Blossom XXXVIII: Akebia quinata

Akebia quinata


Chocolate vine, Akebia, grows joyfully in a corner of our garden.  It springs back to life early in the season, when many of our other woodies are still resting.  First, the delicate spring green leaves emerge, clothing the long and twisting stem with fresh growth.  Compound leaves emerge in groups of five leaflets, which is how it earned its species name, ‘quintata‘.  And then its beautiful rosy flower buds appear, opening over a long season of several weeks.



I mail-ordered this ‘chocolate vine’ several years ago to clothe a new arbor we were installing.  I’d never grown it before, and never admired it growing in another’s garden.  But I’m always interested in trying new things; especially unusual fruits.    This vine is supposed to produce an edible pod that tastes like chocolate.

And I only ordered one, not the two necessary for pollination, to first determine whether it would grow well for us.  Does it like our climate?  Will the deer eat it?

Yes, and no.  And from that first bare root twig, it has taken off and begun to take over this corner of the yard!  Yes, I could prune it into better manners.  But I rather like its wild sprawl through the neighboring trees.



But as much as the vine extends itself, it doesn’t appear to pollinate itself.  We’ve not yet found any edible pods to taste.  I could plant another vine to see if I can make them produce fruit, but that would be unwise.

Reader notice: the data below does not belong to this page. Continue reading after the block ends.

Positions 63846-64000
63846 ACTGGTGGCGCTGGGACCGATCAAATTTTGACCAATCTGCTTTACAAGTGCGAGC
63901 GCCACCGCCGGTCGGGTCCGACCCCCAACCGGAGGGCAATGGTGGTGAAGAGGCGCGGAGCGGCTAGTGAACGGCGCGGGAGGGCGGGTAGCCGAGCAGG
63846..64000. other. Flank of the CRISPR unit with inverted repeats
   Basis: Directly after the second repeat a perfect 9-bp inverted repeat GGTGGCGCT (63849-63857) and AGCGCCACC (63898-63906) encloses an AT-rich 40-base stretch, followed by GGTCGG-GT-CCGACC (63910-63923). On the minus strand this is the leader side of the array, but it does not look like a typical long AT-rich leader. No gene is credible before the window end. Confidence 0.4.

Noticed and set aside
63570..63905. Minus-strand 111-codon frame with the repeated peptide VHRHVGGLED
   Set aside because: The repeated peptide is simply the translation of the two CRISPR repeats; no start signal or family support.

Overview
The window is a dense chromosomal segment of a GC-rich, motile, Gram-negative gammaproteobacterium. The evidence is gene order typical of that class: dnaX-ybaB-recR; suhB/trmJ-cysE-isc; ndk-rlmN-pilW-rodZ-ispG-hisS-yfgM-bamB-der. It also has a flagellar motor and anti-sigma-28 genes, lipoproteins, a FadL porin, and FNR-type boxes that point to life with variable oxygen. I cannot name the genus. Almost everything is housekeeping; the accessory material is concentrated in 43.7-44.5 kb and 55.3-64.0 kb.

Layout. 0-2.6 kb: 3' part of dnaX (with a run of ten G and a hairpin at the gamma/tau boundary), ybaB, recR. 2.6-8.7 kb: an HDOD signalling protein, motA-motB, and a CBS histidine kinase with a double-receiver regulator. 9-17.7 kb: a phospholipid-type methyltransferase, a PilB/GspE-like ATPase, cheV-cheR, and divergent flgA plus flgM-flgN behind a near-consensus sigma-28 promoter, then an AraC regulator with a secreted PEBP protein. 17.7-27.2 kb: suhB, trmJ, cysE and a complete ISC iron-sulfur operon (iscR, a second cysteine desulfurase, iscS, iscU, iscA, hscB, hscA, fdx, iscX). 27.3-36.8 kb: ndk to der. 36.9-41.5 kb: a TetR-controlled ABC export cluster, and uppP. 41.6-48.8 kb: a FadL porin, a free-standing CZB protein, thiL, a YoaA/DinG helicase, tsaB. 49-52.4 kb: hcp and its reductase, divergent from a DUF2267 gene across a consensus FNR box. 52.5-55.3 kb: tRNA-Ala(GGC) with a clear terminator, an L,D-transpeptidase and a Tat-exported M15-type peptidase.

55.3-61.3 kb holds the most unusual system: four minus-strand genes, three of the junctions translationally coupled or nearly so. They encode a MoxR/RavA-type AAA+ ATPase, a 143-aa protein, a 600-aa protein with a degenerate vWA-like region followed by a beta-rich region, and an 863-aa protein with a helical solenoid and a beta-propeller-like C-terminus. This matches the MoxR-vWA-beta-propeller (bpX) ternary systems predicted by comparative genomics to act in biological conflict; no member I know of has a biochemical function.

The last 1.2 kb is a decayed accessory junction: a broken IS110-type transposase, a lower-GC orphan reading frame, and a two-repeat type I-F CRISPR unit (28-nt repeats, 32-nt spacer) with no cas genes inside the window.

Akebia grows so robustly that it can smother out other nearby plants.  It is considered invasive in the mid-Atlantic region and has made the list of regulated invasive species in Kentucky, South Carolina and Georgia.



We enjoy this vine for its flowers.  It is simply stunning in bloom, filling its real estate with bright flowers.  There are plenty of little dangling stems to cut to add to flower arrangements.

I’ve never noticed this vine growing in the wild in Virginia, and have not heard of it being a problem in native habitats in our area.  It is something of a novelty to us.



In its native Asia, where both the pulp and the husk of the fruit are enjoyed in cooking, the vines are cut and woven into baskets.  The vines wrap themselves in neat spirals around their supports, laying themselves in parallel layers like a living sculpture.  Akebia was first imported to the United States as an ornamental vine around 1845.

Akebia is a beautiful plant, and you can find it from several good mail order nurseries in the United States and the UK. You will even find named cultivars.   It tolerates shade, is drought tolerant, and grows in a variety of soils.  This deciduous, woody vine is hardy in Zones 4-10.  The color of its flowers blends well with other springtime flowers in our garden.

Ironically, the more resilient and adaptable a plant, the more likely it will eventually make it on to a list of ‘invasive’ plants.   Although this spreads and roots at the nodes, I feel confident that the birds won’t spread it elsewhere, since our vine isn’t producing fruits and seeds.



I would plant Akebia again, given the opportunity.  It is a useful  vine to cover a trellis, pergola, fence or wall.  But use it with caution, and do keep the secateurs handy.

I’ll need to give ours a trim this spring, when the flowers have faded, to keep it in bounds.  That said, some of those trimmings will be rooted and shared with gardening friends.